Limerick council delays grass-cutting programme to help bees pollinate

David Hurley


David Hurley


Limerick council delays grass-cutting programme to help bees pollinate

Cllr James Collins with Michael Sheehan, parks supervisor; Sharon Lynch, environmental technican and Anne Goggin, senior executive engineer | PICTURE: Keith Wiseman

LIMERICK City and County Council has delayed the start of its annual grass-cutting programme in certain areas in order to help to give bees and other pollinators an early food source.

The council says it has signed a framework agreement with the All-Ireland Pollinator Plan to formalise its long term commitment to support pollinators in Limerick.

The plan is a cross-sector initiative, led by the National Biodiversity Data Centre, with local authorities, farmers, businesses, schools and local communities to support pollinators such as bees.

Ireland depends on pollinating insects to pollinate our crops, fruits and vegetables — but many pollinators are now threatened with extinction.

Last summer, Limerick City and County Council began implementing the plan by leaving three pilot areas of public lands develop into Wild Flower meadows, These are located at Corbally Meadows, Childers Road and College Park.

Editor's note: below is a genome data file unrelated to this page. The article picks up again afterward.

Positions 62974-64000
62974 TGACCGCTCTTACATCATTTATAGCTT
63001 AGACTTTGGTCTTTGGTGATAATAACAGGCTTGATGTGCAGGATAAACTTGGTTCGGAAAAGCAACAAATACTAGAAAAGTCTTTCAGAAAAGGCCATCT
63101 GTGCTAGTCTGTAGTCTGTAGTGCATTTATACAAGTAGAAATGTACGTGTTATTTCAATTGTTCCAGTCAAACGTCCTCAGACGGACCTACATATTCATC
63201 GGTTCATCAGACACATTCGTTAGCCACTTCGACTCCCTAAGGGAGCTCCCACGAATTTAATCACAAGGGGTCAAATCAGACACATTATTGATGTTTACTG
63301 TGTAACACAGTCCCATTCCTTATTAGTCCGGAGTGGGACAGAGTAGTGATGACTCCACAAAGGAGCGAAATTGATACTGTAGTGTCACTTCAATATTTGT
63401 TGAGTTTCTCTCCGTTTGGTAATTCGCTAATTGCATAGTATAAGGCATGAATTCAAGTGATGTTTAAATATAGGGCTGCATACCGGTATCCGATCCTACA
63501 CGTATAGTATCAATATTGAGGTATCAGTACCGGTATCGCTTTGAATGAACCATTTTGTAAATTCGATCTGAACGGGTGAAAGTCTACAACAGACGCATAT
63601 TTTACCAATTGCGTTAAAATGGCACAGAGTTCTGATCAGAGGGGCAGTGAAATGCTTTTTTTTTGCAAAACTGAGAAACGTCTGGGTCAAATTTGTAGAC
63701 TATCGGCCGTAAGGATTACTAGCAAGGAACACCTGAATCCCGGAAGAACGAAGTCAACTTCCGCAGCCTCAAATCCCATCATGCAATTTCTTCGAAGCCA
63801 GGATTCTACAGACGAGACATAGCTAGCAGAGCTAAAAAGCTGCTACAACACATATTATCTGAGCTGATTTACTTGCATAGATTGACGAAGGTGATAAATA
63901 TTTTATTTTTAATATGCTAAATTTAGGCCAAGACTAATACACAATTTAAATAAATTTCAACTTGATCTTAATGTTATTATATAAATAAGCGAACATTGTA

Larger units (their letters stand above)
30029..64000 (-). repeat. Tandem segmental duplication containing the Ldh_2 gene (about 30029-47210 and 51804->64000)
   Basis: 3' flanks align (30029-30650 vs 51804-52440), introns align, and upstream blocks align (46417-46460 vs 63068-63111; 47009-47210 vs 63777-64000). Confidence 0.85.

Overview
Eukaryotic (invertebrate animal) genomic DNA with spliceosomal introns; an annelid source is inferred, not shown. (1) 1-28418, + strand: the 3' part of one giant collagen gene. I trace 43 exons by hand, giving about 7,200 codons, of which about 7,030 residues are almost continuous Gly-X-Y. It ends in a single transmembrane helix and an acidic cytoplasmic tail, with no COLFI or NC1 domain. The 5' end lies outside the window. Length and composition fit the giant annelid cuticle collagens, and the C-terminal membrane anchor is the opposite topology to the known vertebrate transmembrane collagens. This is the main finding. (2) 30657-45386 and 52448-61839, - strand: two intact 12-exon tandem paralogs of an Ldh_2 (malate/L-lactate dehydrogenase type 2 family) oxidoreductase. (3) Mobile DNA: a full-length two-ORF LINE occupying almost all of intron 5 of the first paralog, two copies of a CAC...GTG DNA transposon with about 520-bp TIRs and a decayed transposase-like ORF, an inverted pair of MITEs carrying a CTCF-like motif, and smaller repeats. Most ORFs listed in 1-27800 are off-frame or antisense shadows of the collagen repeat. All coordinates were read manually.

The species diversity in these areas was studied by botanist Dr Tom Harrington and all were found to have a range of plants of value to pollinators, in particular at Corbally Meadows.

In addition to the wild flower meadows, grass cutting will be delayed in a number of public areas to allow the dandelions to flower and provide an important early food source for pollinators.

These include Curraghgower Park, Arthur’s Quay Park and part of Mungret Park.

“It is very important that we care for our environment.  Scientists have shown that bees are crucial to maintaining crops.  They are the world's most important pollinator of food crops. It is estimated that one third of the food that we consume each day relies on pollination mainly by bees, but also by other insects, birds and bats,” said Mayor of Limerick city and county, Cllr James Collins

Limerick City and County Council has become one of the first local authorities in Ireland to officially partner with All-Ireland Pollinator Plan, leading the way in ‘pollinator protection.

“There’s huge interest from the public in pollinators and an awareness that we have to take action now.  The strength of the Pollinator Plan is its evidence-based guidelines which give clear advice on how each sector can improve their land for pollinators – for instance, by reducing grass mowing, allowing hedgerows to bloom, planting pollinator-friendly plants or reducing use of pesticides. The plan also improves the landscape for biodiversity generally across the island,” said parks supervisor Michael Sheehan.